50 ways pipes can flood streets: Thames Water insists it cannot tell where next burst might be
Bosses face council grilling as they claim UK is bottom of league in Europe for upgrading mains
29 February, 2020 — By Tom Foot
Tim McMahon and Simon Moore from Thames Water arrive for a scrutiny grilling at the Town Hall
WATER bosses cannot predict which pipes are about to burst and rank themselves “near the bottom, if not the bottom” in Europe when it comes to upgrading old mains, a council meeting heard.
Thames Water’s head of water networks, Tim McMahon, told the environment scrutiny committee on Tuesday that the age of pipes was one of “about 50 reasons” they blow, adding it was “very difficult” to guess where to target investment.
Decisions were based on a calculation of “where is the biggest risk to life and limb” and frequency of recent leaks. But it meant sometimes a “good street” could be dug up to fix pipes unnecessarily.
“It is incredibly tough to understand where to invest if I’m honest,” said Mr McMahon. “Age is not the only factor. There is no tool you can put in a pipe that will say that will say ‘ta dah’ that’s what needs replacing.”
He added: “There are about 50 reasons why a pipe might burst – soil, the clay, pressure… Then there is where in the pipe to look at.” He said “technology to find leaks has not changed in 15 years”. Committee chairman Labour councillor Awale Olad said it was “incredible” technology had not advanced to meet this need, adding: “There is no real strategy we can look at to stop increases [in pipe bursts].”
The number of burst pipes are up in the past two years in Camden, particularly in Hampstead, West Hampstead and Euston.
Simon Moore, Thames Water’s assistant planing chief for London, compared the situation to a doctor diagnosing a patient for a heart condition “based on a their lifestyle” rather than looking at their arteries.
Thames Water is updating Victorian mains pipes across London in what it says is a record investment in the network. But when asked where this country ranked compared to the rest of Europe on fixing replacing pipes, Mr McMahon said: “Probably near the bottom, if not the bottom in terms of upgrading assets. Germany is near the top.”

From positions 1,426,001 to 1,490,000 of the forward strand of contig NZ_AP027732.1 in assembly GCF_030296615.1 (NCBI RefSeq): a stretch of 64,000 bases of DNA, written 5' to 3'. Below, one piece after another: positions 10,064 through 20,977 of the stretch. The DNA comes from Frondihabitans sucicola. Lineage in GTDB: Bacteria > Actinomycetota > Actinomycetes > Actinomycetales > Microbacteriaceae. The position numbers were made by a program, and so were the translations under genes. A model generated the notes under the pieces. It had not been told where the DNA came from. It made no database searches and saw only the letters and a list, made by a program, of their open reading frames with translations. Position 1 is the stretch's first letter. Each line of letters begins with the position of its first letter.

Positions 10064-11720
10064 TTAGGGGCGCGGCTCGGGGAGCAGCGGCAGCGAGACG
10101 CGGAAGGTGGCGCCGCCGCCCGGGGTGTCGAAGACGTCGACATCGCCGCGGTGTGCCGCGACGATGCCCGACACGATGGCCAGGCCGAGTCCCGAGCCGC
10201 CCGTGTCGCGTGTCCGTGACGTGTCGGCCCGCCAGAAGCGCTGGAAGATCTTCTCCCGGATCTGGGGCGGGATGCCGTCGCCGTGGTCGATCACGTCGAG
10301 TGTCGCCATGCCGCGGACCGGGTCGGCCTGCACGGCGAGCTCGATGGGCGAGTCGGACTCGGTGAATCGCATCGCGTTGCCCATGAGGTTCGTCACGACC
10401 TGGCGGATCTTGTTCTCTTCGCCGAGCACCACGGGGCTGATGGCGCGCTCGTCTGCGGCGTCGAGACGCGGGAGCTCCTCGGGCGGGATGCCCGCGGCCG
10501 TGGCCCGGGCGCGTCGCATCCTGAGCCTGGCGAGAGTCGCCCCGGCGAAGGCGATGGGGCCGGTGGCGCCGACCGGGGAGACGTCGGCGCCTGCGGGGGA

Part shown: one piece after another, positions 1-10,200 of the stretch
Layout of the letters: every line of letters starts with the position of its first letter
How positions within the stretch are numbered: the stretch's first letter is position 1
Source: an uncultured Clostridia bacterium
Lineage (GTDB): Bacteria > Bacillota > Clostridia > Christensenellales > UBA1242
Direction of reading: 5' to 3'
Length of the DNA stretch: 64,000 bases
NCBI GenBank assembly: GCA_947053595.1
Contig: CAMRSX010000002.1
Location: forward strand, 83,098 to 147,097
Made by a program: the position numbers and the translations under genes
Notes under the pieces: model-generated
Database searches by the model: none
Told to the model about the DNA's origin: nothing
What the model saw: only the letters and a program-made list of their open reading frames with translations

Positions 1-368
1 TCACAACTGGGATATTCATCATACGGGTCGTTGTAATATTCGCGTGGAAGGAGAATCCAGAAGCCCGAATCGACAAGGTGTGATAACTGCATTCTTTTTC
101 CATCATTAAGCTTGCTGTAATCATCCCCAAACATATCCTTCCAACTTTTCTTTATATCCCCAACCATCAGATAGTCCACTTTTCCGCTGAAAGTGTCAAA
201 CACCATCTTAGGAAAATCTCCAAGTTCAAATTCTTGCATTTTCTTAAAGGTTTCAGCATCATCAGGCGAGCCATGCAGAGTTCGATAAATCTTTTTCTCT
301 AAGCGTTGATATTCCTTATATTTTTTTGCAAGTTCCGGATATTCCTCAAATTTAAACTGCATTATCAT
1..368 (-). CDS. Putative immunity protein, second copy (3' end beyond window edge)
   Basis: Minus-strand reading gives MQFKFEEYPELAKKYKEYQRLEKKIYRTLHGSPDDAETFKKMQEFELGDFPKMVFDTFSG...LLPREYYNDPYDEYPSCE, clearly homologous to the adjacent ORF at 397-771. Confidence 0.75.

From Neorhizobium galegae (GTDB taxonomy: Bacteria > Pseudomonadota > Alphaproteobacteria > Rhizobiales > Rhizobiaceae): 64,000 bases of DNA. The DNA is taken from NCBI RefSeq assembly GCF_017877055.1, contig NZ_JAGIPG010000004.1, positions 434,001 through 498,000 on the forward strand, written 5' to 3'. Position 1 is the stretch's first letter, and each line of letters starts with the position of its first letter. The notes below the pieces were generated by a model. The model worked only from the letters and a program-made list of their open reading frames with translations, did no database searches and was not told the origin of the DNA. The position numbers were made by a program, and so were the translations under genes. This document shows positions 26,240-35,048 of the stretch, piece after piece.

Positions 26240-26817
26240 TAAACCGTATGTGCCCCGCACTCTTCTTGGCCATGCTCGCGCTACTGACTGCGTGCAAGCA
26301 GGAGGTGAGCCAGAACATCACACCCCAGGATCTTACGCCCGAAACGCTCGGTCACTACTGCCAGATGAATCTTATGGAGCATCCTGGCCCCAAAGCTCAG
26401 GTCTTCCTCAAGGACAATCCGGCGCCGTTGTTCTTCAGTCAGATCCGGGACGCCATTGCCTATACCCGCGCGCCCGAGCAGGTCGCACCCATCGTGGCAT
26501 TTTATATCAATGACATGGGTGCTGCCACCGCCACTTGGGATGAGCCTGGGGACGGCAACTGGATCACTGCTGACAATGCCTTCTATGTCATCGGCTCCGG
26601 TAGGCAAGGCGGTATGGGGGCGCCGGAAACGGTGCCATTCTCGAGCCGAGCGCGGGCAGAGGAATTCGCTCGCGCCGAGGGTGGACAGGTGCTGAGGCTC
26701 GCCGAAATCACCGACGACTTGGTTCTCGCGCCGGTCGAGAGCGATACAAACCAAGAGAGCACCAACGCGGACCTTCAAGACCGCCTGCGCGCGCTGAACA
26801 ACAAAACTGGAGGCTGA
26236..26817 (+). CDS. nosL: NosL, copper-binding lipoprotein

The meeting heard Thames Water’s two main risk sites in Camden were Eversholt Street in Euston and West End Lane in West Hampstead. Utility works in Eversholt Street were being led by the HS2 railway project and were dependent on that scheme’s timetables, councillors were told.
Awale Olad chairing the meeting
Liberal Democrat councillor Tom Simon said that the works might be put back because of HS2 delays. Labour councillor Heather Johnson said HS2-led water works in Regent’s Park estate were causing “huge disruption for traffic and even walking”, adding: “These concerns have been around for a very long time. This is Victorian, the kind of stuff you get on the Antiques Road Show. “This is not a problem that is suddenly happening. Nothing has been done about this for years and years.”
Labour councillor Nayra Bello O’Shanahan said the opinions of residents were “totally different” to those of Thames Water shareholders.
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Mr McMahon said the company faced huge financial penalties from the regulator for failing to hit targets, which outweighed dividend payouts to shareholders.
He said leakages across London had halved since 2005 and that Camden had gone from being the second-worst borough for leakages to above average, adding that Camden burst pipe leaks were down from 1,000 a year to 100 a year. This meant pipe replacement investment was likely to be targeted elsewhere in London.
Mr McMahon said investment had trebled since privatisation of the service, but added: “We are keeping bills flat over the next five years – inhibiting how much we can invest over the network.”
He added: “We can’t increase investment.”